Meeting overrun, running out of time, meeting finishing late, running over time, however you name it is a symptom of many meetings today. What steps can we take to ensure this problem never happens?
I can think of at least five ways you can avoid meeting overrun when you are chairing a meeting. Here they are:
1. Set an end time
If you don’t set an end time, and let everyone know at the start of the meeting what it is, you’ll always overrun. Just saying the meeting is at 12, or sending a calendar invite for a one hour duration, and expecting everyone to pack up for lunch at 1pm does not mean it will happen. All too often your meeting attendees will feel that once the discussion has got under way it is important to see it through to the end.
The best way to set an end time is to tell everyone in advance via an agenda and then at the beginning of the meeting. You should also explain how items that haven’t been discussed will be handled (a follow up interim meeting, postponed until the next weekly meeting and so on)
2. Set an agenda
It seems obvious but if you haven’t detailed, in advance, what subjects your meeting is going to cover then you are the only one to blame if the conversation diverges off course and ends up going on much longer than needed. Alloting a time slot for each agenda item is one way of making sure everyone knows how much time is available for each discussion.
3. Narrow the scope of the meeting
Very often there are formal, well organised meetings with strict timings in place that still manage to go overtime. This is often because we try to cram too much (“scope”) into a single meeting. Just as you’d hardly expect to hammer out the Treaty of Versailles in 1 hour so you too need to scale back your ambition for what can be achieved in a single meeting. A great tip is to set a theme for that specific meeting. You could perhaps use the words – “if we cover nothing else today, I want to make sure we have covered X”.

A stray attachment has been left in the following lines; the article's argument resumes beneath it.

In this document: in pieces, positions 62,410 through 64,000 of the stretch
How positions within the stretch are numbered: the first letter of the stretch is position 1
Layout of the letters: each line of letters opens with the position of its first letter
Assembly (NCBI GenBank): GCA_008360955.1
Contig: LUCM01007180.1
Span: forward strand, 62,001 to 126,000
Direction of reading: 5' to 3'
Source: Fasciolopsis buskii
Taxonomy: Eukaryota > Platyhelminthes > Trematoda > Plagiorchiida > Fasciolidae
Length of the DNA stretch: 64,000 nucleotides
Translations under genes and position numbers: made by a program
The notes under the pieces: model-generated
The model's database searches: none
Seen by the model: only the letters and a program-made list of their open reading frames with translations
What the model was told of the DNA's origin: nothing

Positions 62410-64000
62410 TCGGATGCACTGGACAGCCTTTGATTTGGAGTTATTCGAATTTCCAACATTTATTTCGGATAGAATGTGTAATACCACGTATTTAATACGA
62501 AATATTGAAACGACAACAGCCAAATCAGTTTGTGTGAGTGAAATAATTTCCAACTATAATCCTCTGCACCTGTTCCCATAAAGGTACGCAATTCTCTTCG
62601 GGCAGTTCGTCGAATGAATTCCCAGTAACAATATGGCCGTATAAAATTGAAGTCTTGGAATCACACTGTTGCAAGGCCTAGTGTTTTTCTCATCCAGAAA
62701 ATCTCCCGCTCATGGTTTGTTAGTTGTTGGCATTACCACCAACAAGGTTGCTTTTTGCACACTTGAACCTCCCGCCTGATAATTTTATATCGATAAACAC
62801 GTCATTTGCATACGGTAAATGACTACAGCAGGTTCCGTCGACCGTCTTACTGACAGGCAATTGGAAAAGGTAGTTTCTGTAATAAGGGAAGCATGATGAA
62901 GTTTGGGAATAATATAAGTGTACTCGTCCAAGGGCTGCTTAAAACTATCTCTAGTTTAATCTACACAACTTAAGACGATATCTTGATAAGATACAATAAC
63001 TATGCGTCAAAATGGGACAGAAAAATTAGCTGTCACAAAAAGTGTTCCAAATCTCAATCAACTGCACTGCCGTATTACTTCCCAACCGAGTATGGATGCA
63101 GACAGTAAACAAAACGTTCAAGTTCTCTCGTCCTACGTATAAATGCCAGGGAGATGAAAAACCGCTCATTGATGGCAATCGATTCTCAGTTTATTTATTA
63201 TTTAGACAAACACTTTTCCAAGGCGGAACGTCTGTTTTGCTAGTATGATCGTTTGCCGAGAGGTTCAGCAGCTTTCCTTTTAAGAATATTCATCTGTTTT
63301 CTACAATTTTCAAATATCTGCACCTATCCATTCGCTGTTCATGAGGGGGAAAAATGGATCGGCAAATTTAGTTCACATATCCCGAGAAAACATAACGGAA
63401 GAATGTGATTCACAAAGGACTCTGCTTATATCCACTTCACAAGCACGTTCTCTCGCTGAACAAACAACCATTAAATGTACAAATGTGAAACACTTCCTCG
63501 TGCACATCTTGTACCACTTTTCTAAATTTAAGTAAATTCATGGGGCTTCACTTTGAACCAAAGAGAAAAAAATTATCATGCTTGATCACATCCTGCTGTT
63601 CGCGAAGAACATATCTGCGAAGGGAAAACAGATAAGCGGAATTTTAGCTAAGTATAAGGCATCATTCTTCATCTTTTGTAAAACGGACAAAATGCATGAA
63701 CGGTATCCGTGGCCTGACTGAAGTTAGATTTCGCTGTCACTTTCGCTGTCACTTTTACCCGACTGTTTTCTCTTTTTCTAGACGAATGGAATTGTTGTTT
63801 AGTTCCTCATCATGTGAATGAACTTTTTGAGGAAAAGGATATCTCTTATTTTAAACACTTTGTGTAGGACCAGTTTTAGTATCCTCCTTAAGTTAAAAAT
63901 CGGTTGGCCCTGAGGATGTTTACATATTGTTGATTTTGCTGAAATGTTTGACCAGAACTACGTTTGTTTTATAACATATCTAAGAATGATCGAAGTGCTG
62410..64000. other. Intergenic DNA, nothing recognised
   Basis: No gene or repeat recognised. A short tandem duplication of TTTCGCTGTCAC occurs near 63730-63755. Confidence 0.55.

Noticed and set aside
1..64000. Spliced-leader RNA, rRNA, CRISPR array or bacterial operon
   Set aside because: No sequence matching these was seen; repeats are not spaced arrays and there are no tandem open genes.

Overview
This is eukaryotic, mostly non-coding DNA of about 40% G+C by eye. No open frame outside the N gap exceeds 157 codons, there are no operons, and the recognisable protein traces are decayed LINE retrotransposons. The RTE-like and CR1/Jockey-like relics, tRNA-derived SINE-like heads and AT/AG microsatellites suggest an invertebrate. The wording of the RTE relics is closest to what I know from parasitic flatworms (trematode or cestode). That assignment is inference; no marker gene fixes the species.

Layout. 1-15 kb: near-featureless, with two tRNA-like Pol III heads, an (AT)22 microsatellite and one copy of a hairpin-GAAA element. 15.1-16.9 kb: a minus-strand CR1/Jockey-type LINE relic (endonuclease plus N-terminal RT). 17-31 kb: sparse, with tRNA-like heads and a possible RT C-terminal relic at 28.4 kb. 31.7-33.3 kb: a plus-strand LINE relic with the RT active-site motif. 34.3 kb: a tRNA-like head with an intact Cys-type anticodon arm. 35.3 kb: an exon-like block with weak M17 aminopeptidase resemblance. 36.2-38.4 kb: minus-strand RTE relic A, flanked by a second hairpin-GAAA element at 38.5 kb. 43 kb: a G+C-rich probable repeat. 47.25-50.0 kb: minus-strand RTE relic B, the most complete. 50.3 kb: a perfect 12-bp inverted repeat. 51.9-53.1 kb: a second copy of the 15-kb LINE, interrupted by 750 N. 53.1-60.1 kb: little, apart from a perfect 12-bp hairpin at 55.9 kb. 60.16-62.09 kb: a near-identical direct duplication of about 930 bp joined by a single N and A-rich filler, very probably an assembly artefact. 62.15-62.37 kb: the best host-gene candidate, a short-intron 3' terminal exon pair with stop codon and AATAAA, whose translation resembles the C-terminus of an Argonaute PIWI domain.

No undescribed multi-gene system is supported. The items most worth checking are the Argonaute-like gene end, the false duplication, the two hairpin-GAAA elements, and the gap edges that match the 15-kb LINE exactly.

4. Cut short talkative people
There’s no doubt about it, some people just like the sounds of their own voices. Often this is not through arrogance however, it is because people need to articulate something aloud, in order to understand it for themselves. However, whatever the reason, a talkative person can be a repeat offender that you need to reign in. To do this I suggest:
- having a quiet word with them, one to one, and face to face, mentioning that you think they talk too much in meetings and ask if they could perhaps ‘hold fire’ in order to allow others to have a say. I’ve often found, when I’ve asked people to do this, they are embarrassed and simply haven’t realised they are monopolising the meeting. By calling them to account, you are actually saving them the embarrassment.
- in a meeting itself you can say ‘ok, that’s enough for that topic, now onto the next item’ or specifically ‘ok, thank you John for your contributions, does anyone else have anything to say before we move on’
5. Get up and walk out
This is perhaps the most drastic measure but it definitely gets the point across. If everybody got up at the end of the meeting and left then the meeting would come to an end, if an abrupt one. Seriously though, you should avoid hanging around at the end of the meeting – if people feel you have nothing better to do then they may feel comfortable continuing the meeting.
If you’re at an evening meeting where, to a certain extent, no-one does have anything better to do except sleep, then you should have an event to hand. You need to make sure its important enough that it can’t be dismissed by someone wanting to push the meeting past its close time. A good event to choose might be: “My wife and I have a special date at 9.15pm so I can’t be late” (there’s no need to tell everyone you are simply sitting down for a much needed cup of tea. And anyway, who’s to say a cup of tea with your spouse is not more important than the finance committee meeting…?